Unless you get really lucky, and find a copy squirreled away in the wrong section of your local bookstore, you won't be able to get a first printing of Mob Boss: The Life Of Little Al D'Arco, The Man Who Brought Down The Mafia. But there are still plenty of second print versions of the hardcover available as gifts or for your own reading pleasure.
Because of the heavy demand, Thomas Dunne Books went to the well again for a second printing of Mob Boss, the book that The New York Times called a "gripping, novelistic biography – a bulls-eye."
The mass market, paperback version is due out in March, but you can still pick up a copy of the hard cover at your favorite bookstore, or, as Claude Raines might say to Humphrey Bogart, from any number of the usual online suspects: Amazon.com, Barnes & Noble and BooksAMillion, as well as an independent book seller near you.
See why Mob Boss has been praised by Pete Hamill, Jimmy Breslin, Nicholas Pileggi, Mister District Attorney Robert Morgenthau – as well as readers everywhere.
Mob Boss is also available in a special BIG PRINT edition. And for those who would rather hear every word of the 406 page book read to them, Mob Boss is also available on an MP3 CD from Tantor Audio.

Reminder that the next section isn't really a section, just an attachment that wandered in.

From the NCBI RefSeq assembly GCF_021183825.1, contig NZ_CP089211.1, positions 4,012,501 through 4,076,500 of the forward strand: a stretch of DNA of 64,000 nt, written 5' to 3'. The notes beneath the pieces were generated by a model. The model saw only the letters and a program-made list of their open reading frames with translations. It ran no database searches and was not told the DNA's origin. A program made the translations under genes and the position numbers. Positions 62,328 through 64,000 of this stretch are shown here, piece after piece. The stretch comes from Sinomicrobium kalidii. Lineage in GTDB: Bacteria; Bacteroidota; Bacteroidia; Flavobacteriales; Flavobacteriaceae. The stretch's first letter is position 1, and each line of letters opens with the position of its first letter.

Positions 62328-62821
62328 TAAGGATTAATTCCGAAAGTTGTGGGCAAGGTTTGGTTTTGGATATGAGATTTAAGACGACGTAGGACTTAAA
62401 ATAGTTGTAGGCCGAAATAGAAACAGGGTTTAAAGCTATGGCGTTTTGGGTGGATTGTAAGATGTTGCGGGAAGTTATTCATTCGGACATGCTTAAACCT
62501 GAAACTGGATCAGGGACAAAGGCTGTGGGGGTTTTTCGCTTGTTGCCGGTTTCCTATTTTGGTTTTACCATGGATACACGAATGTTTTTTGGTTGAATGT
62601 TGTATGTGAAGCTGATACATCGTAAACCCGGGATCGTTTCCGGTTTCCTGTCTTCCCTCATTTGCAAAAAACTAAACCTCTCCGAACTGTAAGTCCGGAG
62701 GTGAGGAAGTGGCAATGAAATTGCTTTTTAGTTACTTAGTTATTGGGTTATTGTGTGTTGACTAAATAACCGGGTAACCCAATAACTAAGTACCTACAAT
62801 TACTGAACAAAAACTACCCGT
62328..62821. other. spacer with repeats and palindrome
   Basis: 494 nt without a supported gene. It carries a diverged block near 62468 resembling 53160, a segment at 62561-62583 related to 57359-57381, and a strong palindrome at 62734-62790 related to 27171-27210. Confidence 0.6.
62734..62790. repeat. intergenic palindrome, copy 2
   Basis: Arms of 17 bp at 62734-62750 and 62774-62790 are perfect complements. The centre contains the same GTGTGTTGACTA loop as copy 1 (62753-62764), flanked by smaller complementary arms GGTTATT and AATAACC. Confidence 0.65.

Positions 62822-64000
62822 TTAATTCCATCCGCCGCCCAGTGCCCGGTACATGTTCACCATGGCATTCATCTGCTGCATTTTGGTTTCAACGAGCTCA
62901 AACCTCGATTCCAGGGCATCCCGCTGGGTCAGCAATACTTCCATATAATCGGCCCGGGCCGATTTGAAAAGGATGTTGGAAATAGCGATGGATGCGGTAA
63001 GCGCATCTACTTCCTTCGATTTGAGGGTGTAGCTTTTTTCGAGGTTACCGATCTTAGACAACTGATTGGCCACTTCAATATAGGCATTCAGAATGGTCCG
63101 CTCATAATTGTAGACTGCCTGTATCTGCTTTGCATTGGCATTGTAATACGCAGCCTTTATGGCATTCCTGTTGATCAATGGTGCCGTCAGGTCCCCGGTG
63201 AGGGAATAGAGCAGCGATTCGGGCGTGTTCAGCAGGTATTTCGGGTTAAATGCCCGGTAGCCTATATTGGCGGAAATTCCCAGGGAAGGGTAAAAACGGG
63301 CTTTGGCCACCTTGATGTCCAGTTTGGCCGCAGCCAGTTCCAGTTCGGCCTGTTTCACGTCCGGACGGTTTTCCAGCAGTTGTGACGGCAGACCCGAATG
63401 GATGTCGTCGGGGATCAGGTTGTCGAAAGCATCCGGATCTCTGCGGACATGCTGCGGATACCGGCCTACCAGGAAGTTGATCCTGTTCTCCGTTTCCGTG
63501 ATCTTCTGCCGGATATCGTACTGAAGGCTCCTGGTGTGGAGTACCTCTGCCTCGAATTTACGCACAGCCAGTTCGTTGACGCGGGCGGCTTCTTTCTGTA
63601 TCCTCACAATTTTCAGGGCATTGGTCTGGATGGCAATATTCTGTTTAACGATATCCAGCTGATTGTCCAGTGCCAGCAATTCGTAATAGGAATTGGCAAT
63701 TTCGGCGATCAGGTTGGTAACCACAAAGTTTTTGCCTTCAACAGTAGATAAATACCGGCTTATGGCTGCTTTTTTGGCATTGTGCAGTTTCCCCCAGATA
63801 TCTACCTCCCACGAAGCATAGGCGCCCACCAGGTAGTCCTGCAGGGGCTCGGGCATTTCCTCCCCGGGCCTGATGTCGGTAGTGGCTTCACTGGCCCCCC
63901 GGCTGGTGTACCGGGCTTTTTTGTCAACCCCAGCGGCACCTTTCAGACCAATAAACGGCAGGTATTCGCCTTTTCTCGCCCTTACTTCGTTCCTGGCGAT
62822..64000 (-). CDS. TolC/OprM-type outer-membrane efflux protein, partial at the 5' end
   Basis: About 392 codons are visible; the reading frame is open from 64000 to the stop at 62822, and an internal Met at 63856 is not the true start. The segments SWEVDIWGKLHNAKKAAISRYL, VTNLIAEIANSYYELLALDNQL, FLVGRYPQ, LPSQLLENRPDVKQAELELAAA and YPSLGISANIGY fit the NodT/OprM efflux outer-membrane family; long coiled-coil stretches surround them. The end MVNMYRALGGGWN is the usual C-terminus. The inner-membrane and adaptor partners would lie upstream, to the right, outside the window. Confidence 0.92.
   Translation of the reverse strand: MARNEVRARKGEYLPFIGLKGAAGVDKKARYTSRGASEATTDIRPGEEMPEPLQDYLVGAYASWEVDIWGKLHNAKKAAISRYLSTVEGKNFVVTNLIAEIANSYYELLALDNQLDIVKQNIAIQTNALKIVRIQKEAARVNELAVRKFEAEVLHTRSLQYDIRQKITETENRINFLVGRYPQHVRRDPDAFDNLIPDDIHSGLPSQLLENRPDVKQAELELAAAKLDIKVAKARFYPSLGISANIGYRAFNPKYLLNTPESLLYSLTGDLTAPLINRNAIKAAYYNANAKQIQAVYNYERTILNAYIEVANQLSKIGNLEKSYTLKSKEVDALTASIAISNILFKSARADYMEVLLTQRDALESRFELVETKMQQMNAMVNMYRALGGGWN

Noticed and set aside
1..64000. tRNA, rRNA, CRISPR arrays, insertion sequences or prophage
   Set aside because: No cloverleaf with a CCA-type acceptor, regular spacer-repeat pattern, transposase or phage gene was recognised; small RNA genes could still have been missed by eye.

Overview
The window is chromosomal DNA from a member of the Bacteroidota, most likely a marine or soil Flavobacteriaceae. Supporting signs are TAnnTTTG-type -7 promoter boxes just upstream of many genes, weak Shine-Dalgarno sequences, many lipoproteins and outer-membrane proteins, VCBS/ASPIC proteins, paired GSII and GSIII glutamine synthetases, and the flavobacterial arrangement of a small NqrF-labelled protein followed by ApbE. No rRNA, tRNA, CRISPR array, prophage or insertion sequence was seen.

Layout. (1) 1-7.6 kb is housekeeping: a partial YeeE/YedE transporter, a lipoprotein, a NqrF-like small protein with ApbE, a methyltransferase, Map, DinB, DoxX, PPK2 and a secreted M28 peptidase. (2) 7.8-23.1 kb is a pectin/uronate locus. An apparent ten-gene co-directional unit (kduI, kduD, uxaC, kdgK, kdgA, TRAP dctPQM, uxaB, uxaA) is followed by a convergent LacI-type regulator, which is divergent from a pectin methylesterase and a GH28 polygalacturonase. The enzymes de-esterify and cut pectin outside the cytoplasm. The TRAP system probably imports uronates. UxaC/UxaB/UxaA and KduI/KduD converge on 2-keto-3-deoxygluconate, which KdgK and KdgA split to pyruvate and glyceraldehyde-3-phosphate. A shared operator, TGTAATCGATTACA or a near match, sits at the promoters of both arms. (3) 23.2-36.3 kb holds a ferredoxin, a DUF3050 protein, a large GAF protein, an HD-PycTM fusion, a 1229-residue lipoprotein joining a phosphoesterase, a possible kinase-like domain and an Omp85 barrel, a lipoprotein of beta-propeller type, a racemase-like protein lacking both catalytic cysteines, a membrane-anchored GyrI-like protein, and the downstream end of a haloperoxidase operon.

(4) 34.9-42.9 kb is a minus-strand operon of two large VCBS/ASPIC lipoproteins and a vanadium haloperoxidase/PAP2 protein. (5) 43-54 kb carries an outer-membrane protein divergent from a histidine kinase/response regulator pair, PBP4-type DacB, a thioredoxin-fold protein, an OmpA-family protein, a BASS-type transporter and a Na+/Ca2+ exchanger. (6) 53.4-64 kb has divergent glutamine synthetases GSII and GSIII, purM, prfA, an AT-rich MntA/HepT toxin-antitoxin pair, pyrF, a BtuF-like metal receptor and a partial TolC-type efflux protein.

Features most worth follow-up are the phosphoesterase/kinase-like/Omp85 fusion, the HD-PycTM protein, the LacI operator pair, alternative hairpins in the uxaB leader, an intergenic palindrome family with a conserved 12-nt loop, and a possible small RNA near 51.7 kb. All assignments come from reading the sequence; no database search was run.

October 23, 2014
This Week in Gang Land
Lawyer LaRossa Checks Out After A Great Run At The Top Of The Heap
Brooklyn-born James LaRossa, one of the most accomplished trial lawyers of his generation, died last week at his home in Manhattan Beach, California, ten days after he took what he knew would be his last victory lap around his old hometown haunts to say so-long to a mix of selected old friends, colleagues and others before he succumbed to esophageal cancer. He was 82.
LaRossa, a quick witted, cocky ex-Marine who represented Mafia bosses and many other high-powered defendants – including politicians, labor leaders and judges – graduated from Fordham Law School, and learned his craft as an assistant U.S. attorney in Brooklyn before enjoying a four decades long run at the top of the New York defense bar.
Along the way, he won acquittals for many top wiseguys, including a hardly noticed one for then newly-crowned Mafia boss Paul (Big Paul) Castellano at a 1977 federal loansharking trial in Brooklyn.
A grizzled geezer gangster whose last prison stretch was for a waterfront racketeering conviction with the late Mafia boss Vincent (Chin) Gigante, is at it again. But this time 80-year-old Charles (Chuckie) Tuzzo is charged with being the boss of a New Jersey-based crew that made upwards of $12 million in illegal profits for the Genovese family through a slew of sophisticated rackets.
Brooklyn Federal Judge Nicholas Garaufis gave a bit of a break last month to a Genovese crime family loanshark named Robert (Bobby Cars) Fiorello whose attorney filed an unusual sealed sentencing memo on behalf of the New Jersey gangster, a longtime mob associate with a long list of convictions during a 40 plus-year long career in crime.